MARYSVILLE, Ohio — Because we don’t know what’s happening on today’s farms, going vegan — the forgoing of meat, eggs and dairy products — is the safest way to ensure animals are being treated humanely and compassionately.
So says the director of investigations for Mercy for Animals — the pro-vegan animal rights organization that released four weeks of undercover video in late May, of apparent, intentional abuse to dairy cattle at a farm in Plain City.
“I personally believe that going vegetarian and avoiding meat, dairy and eggs is one of the most powerful things that we can do when we’re not on the farm, when we don’t see what’s going on, to ensure that we’re not paying people to be cruel to animals,” said Daniel Hauff, during a news conference outside Union County Common Pleas Court on June 10.
“The public needs to see how these animals are treated,” he said, referencing a dozen undercover investigations by MFA in the United States.
On the other side of the fence, farmers from across Ohio, veterinarians and the groups representing them say they do know what happens on farms — it’s not anything like what’s being suggested — and they spend each day laboring to do good.
They support showing the public how farm animals are treated, but say it’s not how animal rights activists often imagine.
On the same day MFA directors were holding news conferences in Ohio’s major cities to discuss the footage they had just released, dairy organizations were responding with their own statements — condemning the cruelty, but saying it is not reflective of members’ farms.
“What’s important to know is that the actions shown in the footage absolutely do not reflect how Ohio’s dairy farmers as a whole care for their cows and calves,” stated Jenny Hubble, vice president of communications for Ohio Dairy Producers Association.
“Our farmers have a moral and ethical obligation to provide excellent care of their herds every day, and they do so, because it is the right thing to do and it ensures they can continue to produce safe, wholesome, quality milk and dairy foods.”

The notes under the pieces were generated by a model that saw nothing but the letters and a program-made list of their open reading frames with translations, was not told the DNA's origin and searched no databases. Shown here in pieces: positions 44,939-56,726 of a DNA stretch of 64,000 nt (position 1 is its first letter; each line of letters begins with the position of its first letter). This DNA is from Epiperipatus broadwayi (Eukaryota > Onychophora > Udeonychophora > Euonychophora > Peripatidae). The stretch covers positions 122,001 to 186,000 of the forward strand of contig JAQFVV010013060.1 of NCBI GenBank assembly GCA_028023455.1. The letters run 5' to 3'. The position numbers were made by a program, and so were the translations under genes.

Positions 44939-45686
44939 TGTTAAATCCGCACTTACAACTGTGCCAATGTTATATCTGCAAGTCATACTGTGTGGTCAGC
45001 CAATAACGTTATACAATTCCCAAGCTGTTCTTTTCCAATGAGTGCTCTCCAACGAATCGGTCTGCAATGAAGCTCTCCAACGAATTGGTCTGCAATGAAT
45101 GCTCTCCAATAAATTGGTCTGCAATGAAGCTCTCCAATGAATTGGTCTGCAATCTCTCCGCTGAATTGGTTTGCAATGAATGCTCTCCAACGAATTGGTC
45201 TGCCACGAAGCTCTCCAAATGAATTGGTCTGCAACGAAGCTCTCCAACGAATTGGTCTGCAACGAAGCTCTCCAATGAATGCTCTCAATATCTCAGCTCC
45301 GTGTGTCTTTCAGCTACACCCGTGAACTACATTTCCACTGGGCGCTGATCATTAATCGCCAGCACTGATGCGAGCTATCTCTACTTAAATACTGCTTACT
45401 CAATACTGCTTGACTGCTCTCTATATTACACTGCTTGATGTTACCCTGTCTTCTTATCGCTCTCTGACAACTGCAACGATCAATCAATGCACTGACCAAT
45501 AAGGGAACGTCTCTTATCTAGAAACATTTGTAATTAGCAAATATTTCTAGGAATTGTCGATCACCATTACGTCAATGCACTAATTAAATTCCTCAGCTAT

ODPA is a member of the Ohio Dairy Industry Forum, the Ohio Livestock Coalition and the Ohio Agricultural Council, as well as an associate member of the National Milk Producers Federation. In one way or another, it represents most of Ohio’s 3,277 dairy farms.
“These rare but unsettling actions point to the timeliness and value of the new Ohio Livestock Care Standards Board,” stated Ohio Veterinary Medical Association.
“The board’s job of providing a meaningful examination and enforcement of appropriate standards for Ohio’s farm animals will help put an end to the type of egregious activities displayed in the … video.”
Of the dozen investigations MFA has led, at least two were held in California, one that occurred at a poultry farm four weeks before voters made their decision on Proposition 2 — legislation proposed by the Humane Society of The United States.
Two years later, exactly four weeks before the deadline for Ohio voters decide if they will sign petitions to put a similar measure on their own ballot, MFA released a graphic video of abuse at a dairy farm in central Ohio — where a now-fired employee was seen punching cows and calves, jabbing them a pitchfork and performing other inhumane acts.
MFA’s call to action was “ditch cruelty, ditch dairy” and go vegan. It also encouraged viewers to sign the Humane Society of the United States’ petition, which must be done before the end of June.
Ohio Farm Bureau Federation — an organization representing more than 230,000 Ohio farmers and nonfarmers, provided its own condemnation of the acts of cruelty, but also made early predictions about how the film is now being used.
“We are also concerned that this incident will be manipulated for political gain by animal rights activists,” stated OFBF in May.
“Any attempt to portray these horrific acts as commonplace on Ohio farms would be deceitful. Farmers take care of their livestock because it’s what decent people do, and because comfortable animals are productive animals. Farmers should not be judged by this aberrant and disgusting event.”
In the United States, there are more than 2.2 million farms, according to the National Agricultural Statistics Service — a database compiled by U.S. Department of Agriculture. There are 65,000 dairy farms nationwide.
The dozen farm investigations, which have focussed on different species, represent less than one-tenth of a percent of U.S. dairy farms, although not all investigations were conducted on dairy farms, a factor that would decrease the sample even further.
Still, MFA stands behind its investigations, whether it’s in Ohio, California, Maine, or any of the other states they’ve investigated.
Multiple videos and reports have been produced from these 12 investigations, and shown to millions of public viewers.
Hauff said they show how animals are treated “day-in and day-out in animal agribusiness and animal agriculture.”
He asks the public to determine if they want to support modern farm practices. If they do not, then he believes going vegan is the answer.
“We ask people to look at the whole picture,” he said, “and make that determination for themselves.”